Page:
contribution in the field of Mathematics teaching. She was awarded First place during BTPC 2008 for paper presentation for her paper on e Mathematics. She was awarded First place in the paper presentation competition for teachers organised by AIRMC.

List of Participants
Consolidated List of Participants, Speakers, Chairs & Organisers

1 2 3 4 5 6 7 8 9

Name Aabad Mushtaq Abhinav Verma Aishna Kejriwal Ajay Kumar Ajay Kumar Akha Mao Akhil Veetil Pudiyathil Amber Habib Amitabha Mukherjee

Affiliation Islamic University of Science & Technology, Awantipora, Kashmir IISc BA (Hons) Economics, II year, AUD University of Delhi Dean, Research, DU AUD, School of Education Studies BA (Hons) Sociology, I year, AUD SNU DU AUD, Academic Fellow, SLS IIT Delhi DU S D Public School, Pitampura Jesus & Mary College, DU DPS Bulandshar AUD, SLS DPS Society Mathematics study Centre Miranda House, DU Central institute of Education


10 Anand Saurabh 11 Anchal Arora 12 Anima Nagar 13 Anita Rampal 14 Anita Sharma 15 Ankita Ahuja 16 Anup Sharma 17 Arindam Bannerjee 18 Aruna Ummat 19 Ashish Gupta 20 Ashok Gogia 21 Ashu Threja 22 Bhavana Chauhan



23 C M Upadhya 24 Chanchal Yadav 25 Charu Sharma 26 Chirashree Dasgupta 27 Dinesh Singh 28 Farida Khan 29 Fozia S Qazi 30 Geetha Venkataraman 31 Ghanshyam Tiwari 32 Haneet Gandhi 33 I K Rana 34 Jasneet Kaur 35 Jatin Anand 36 Jaya Goel 37 Jayasree Subramanian 38 Jonaki Ghosh 39 Kathy Hargrove 40 Komal 41 Komal Arora 42 Kuriakose Mamkootam 43 Madan Gopal 44 Manasi Thapayal 45 Manisha Goyal 46 Minati Panda 47 Mohd. Mamur Ali 48 Mohmad Rafiq Wani 49 Monojeet Chakravorty 50 Mukund Madhav Misra 51 Nammulene Edith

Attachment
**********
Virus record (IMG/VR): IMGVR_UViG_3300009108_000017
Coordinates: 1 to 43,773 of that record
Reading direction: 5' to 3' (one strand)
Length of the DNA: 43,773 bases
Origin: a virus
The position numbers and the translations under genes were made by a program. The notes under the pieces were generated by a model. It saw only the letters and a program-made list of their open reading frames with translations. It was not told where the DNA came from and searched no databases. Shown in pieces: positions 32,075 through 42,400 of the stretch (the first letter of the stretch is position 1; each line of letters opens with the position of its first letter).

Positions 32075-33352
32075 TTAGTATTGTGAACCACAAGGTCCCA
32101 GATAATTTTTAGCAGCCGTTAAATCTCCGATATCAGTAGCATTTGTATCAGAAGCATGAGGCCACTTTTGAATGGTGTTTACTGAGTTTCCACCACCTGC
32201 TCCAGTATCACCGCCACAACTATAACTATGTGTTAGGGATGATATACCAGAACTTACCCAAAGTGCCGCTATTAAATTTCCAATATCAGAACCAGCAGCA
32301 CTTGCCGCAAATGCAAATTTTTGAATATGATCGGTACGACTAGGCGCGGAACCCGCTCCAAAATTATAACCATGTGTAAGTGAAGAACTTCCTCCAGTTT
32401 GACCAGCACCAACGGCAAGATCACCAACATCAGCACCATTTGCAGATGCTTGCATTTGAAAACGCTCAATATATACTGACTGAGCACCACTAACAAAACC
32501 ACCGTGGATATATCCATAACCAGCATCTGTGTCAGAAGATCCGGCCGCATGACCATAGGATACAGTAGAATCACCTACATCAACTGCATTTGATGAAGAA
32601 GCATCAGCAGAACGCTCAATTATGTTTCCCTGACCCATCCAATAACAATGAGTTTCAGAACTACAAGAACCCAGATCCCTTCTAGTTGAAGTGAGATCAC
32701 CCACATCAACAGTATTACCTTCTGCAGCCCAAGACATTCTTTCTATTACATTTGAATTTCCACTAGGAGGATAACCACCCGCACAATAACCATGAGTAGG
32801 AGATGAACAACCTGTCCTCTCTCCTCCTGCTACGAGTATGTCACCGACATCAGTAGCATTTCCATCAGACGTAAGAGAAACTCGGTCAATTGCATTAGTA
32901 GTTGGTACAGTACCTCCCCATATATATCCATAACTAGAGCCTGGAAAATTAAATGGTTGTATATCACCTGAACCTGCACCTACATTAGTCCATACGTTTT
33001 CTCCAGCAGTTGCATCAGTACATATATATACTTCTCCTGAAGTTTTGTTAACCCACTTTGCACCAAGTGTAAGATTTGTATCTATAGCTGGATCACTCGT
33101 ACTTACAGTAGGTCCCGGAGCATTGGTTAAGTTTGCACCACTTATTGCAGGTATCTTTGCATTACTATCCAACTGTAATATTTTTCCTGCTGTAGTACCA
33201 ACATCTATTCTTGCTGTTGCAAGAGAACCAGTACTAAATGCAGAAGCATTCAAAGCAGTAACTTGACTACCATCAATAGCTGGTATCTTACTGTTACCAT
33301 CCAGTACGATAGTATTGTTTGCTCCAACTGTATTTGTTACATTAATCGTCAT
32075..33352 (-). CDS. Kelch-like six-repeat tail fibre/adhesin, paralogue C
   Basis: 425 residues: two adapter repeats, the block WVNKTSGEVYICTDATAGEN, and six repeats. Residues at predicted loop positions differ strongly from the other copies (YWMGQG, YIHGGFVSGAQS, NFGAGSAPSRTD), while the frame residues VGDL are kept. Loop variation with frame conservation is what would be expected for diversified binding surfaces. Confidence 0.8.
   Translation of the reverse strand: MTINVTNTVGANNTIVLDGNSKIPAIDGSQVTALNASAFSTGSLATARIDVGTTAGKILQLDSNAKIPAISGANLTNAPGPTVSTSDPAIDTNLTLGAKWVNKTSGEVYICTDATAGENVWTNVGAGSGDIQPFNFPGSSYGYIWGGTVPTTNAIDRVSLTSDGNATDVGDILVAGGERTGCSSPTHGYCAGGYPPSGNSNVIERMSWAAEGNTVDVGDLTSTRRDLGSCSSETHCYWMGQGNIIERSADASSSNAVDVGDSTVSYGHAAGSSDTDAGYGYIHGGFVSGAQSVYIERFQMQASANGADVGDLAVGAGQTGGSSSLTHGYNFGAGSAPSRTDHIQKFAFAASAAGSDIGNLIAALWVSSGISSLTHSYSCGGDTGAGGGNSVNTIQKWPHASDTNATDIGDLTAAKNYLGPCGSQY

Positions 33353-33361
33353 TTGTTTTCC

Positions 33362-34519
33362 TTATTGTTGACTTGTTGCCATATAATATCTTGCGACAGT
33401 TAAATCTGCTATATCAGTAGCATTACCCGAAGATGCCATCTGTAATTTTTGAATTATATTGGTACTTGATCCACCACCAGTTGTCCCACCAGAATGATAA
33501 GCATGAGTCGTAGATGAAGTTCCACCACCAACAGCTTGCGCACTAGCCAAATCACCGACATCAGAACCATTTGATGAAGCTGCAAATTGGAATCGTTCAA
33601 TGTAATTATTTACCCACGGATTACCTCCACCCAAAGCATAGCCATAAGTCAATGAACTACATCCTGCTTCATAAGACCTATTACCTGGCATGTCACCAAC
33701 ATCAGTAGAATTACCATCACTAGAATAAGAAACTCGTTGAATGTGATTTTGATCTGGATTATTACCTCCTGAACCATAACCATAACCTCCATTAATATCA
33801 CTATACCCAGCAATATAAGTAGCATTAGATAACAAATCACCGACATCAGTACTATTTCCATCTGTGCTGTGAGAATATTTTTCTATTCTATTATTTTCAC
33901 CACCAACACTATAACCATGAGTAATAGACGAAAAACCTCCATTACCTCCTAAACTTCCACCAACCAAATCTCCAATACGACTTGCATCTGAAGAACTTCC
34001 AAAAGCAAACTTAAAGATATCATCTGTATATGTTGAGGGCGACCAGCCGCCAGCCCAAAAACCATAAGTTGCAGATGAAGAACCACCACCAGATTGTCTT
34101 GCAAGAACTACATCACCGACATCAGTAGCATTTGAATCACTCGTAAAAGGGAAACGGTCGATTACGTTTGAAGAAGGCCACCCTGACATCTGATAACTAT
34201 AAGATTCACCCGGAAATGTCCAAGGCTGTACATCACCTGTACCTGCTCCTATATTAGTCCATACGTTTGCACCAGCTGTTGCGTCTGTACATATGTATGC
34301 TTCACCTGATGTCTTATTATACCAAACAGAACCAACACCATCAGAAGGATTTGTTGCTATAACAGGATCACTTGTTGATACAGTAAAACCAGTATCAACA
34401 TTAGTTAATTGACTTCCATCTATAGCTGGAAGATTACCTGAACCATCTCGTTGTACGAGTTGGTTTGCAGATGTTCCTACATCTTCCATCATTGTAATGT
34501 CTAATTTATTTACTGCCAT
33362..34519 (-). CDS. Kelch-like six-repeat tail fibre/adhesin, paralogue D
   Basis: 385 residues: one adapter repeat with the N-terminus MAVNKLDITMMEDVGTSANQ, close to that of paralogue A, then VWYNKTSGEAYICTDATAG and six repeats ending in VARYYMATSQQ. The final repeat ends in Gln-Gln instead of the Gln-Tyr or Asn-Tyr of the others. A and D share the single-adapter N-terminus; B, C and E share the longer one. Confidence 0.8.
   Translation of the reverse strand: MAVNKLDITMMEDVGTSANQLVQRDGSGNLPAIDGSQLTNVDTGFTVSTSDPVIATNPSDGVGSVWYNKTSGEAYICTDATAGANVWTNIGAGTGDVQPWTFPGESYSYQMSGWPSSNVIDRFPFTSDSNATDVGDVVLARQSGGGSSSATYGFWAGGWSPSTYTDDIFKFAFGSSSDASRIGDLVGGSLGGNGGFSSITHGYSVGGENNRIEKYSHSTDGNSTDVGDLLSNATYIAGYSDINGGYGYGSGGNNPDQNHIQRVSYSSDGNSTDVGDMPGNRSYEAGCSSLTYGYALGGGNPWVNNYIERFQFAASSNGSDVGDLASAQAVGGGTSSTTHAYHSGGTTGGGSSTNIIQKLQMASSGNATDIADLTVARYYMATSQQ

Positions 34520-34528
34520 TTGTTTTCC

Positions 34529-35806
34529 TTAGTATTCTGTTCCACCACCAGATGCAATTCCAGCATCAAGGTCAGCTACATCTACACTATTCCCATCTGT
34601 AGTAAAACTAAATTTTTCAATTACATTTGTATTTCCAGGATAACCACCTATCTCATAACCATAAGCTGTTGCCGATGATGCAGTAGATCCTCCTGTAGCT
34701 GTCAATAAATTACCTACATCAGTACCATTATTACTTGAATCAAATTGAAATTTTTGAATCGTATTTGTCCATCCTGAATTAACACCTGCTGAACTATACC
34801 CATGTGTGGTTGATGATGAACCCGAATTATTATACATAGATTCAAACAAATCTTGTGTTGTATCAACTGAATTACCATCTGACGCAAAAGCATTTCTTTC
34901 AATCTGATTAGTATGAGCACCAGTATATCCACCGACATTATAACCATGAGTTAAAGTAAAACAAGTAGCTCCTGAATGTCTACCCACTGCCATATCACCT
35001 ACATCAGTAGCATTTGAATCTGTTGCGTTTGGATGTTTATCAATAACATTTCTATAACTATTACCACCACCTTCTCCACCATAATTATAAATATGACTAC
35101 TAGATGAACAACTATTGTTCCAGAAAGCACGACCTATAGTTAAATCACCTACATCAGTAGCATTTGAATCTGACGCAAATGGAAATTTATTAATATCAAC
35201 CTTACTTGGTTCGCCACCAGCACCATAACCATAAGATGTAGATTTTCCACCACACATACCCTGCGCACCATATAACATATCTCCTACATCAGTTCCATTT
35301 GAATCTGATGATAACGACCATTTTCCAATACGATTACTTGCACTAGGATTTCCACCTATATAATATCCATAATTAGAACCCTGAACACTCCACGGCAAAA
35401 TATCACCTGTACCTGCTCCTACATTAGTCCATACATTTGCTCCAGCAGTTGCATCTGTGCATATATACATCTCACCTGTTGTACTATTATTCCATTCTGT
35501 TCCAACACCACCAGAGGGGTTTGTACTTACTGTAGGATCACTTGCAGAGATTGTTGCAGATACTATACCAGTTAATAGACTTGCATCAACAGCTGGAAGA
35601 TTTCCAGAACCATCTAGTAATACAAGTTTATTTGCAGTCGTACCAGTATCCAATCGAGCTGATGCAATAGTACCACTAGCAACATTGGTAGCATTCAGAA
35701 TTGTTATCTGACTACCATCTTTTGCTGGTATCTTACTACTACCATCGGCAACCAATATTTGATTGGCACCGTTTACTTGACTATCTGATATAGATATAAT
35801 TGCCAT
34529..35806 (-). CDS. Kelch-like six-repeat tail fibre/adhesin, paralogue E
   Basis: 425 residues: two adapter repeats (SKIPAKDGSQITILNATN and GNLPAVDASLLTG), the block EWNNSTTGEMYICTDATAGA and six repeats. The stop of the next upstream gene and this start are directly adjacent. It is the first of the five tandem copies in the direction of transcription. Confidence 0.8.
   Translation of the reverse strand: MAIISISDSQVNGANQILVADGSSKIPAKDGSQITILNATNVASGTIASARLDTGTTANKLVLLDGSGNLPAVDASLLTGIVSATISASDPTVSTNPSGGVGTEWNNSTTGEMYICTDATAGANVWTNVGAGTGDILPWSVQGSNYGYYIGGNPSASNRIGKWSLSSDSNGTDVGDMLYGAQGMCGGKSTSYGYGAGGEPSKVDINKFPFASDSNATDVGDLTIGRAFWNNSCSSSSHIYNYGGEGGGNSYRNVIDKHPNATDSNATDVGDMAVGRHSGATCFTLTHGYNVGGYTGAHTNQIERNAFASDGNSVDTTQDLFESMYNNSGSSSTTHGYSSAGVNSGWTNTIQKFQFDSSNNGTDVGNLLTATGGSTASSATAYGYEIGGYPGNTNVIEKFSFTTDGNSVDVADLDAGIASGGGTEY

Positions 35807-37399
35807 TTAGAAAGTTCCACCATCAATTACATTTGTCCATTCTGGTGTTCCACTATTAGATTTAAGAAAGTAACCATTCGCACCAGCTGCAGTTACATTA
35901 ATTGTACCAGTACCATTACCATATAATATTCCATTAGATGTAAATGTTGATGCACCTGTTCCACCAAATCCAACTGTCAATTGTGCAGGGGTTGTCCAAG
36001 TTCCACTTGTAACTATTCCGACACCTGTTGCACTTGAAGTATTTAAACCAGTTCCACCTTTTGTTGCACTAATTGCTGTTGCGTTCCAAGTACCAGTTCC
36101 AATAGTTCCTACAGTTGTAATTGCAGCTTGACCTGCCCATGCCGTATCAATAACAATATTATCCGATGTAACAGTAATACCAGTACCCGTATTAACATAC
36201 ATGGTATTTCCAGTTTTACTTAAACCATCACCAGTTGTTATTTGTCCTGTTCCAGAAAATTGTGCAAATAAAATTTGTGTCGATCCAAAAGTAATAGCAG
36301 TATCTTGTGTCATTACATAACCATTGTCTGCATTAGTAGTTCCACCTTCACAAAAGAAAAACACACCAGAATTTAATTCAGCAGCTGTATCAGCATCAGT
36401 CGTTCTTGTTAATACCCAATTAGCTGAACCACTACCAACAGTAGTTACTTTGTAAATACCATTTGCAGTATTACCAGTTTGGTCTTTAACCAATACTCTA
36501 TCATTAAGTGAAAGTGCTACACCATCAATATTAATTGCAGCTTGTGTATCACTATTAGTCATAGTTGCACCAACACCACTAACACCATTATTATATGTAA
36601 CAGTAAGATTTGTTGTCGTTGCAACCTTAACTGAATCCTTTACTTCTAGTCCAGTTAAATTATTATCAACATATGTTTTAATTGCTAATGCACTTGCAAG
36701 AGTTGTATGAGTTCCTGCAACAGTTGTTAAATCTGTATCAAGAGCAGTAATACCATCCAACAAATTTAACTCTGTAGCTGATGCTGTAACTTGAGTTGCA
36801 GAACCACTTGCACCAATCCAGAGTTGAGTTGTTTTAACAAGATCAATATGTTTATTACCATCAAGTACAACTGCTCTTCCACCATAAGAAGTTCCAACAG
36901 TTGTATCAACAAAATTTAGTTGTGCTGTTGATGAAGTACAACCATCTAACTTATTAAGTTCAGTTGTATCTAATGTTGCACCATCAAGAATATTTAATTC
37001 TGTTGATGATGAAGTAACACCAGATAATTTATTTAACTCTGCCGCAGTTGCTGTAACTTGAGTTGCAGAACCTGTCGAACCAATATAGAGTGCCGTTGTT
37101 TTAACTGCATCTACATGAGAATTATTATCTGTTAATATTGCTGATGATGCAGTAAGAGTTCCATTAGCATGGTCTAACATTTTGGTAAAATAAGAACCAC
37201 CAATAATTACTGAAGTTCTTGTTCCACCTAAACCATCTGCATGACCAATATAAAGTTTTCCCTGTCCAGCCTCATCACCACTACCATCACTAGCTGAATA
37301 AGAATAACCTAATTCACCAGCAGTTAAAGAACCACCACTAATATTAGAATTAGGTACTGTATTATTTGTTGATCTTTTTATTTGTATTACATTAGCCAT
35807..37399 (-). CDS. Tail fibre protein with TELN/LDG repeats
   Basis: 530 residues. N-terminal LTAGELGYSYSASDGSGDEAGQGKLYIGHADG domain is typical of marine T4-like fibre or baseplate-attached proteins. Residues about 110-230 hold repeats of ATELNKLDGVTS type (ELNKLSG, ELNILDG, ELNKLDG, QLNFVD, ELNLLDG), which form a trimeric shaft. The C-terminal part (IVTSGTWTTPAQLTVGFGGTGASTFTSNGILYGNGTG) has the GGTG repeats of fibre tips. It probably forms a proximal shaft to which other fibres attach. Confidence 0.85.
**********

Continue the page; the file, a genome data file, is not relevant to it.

Gargi College, DU PhD Student, DU Shiv Nadar University AUD, SLS DU Jamia Millia Islamia Islamic university of science & technology, Awantipora, Kashmir AUD, SUS/ SLS Eklavya, MP DU IIT Mumbai JMI Mathematical Science Foundation, Delhi TGT (Maths) DPS Rohini Eklavya, MP LSR, DU Visiting Professor, AUD Jodo Gyan Assistant Professor, Institute of Home Economics, DU AUD, SBPPSE Director, School of Education, SNU AUD, School of Education Studies PGT(Maths),DPS ,Rohini JNU Deptt. Of Education Studies, JMI Islamic University of Science & Technology, Awantipora, Kashmir Texas Instruments Dept. of Mathematics, Hanraj College BA (Hons) Economics, I year, AUD



52 Nargis Panchapakesan 53 Navin Tiwari 54 Neha Joshi 55 Nidesh Soni 56 Nidhi Goel 57 Parul Saxena 58 Parvin Sinclair 59 PK Chaurasia 60 Pooja Keshavan Singh 61 Pramod Maithil 62 R Srikanth 63 Rakhi Bannerjee 64 Rashmi Kathuria 65 Ravindra Babu 66 Rekha S. Sen 67 Riddhi Shah 68 Rohit Dhankar 69 Sagar Jain 70 Sameer Malik 71 Sanjeev Agarwal 72 Saroj Malik 73 Savan Kumar Khanna 74 Savita Mehta 75 Shanta Laishram 76 Shashi Aggarwal 77 Shobha Bagai 78 Shreya Khemani 79 Shyam Menon 80 Shyamolima Ghosh Choudhary 81 Sona V Andrew

DU Darshan Academy BA (Hons) Economics, II year, AUD Eklavya, MP Aditi Mahavidyalaya, DU JP Institute of Information Technology IGNOU NCERT Gargi College, DU Eklavya, MP Welham Boys School AUD, School of Education Studies Kulachi Hansraj Model School Texas Instruments JMI JNU Azim Premji University, Banglore BA (Hons) Mathematics, I year, AUD BA (Hons) Mathematics, I year, AUD SNU Faculty, Hindu College, DU DPS Bulandshar Darshan Education Foundation ISI, New Delhi Faculty, Miranda House, DU Cluster Innovation Centre, DU Eklavya, MP AUD AUD, Research Assistant, SUS Jesus & Mary College, DU



82 Sonam Ambastha 83 Sonia Mondal 84 Srajan Agadi 85 Sudha V 86 Sunil Verma 87 Swati Nayak 88 Tarun Vohra 89 Tavpritesh Sethi 90 Usha Menon 91 Uttara Dhawan 92 Veena Ahi 93 Vijay Varma 94 Vinod Kumar Singh 95 Ziaur Rehman 96 Radha Mohan

BA (Hons) History, I year, AUD TISS BA (Hons) Economics, I year, AUD Dept. of Mathematics, Sanskriti School Eklavya, MP Teacher BA (Hons) Economics, II year, AUD

Institute of Genomics & Integrative Biology, CSIR Jodo Gyan BA (Hons) Psychology, II year, AUD Darshan Academy AUD Banaras Hindu University, Varanasi SNU St. Stephens College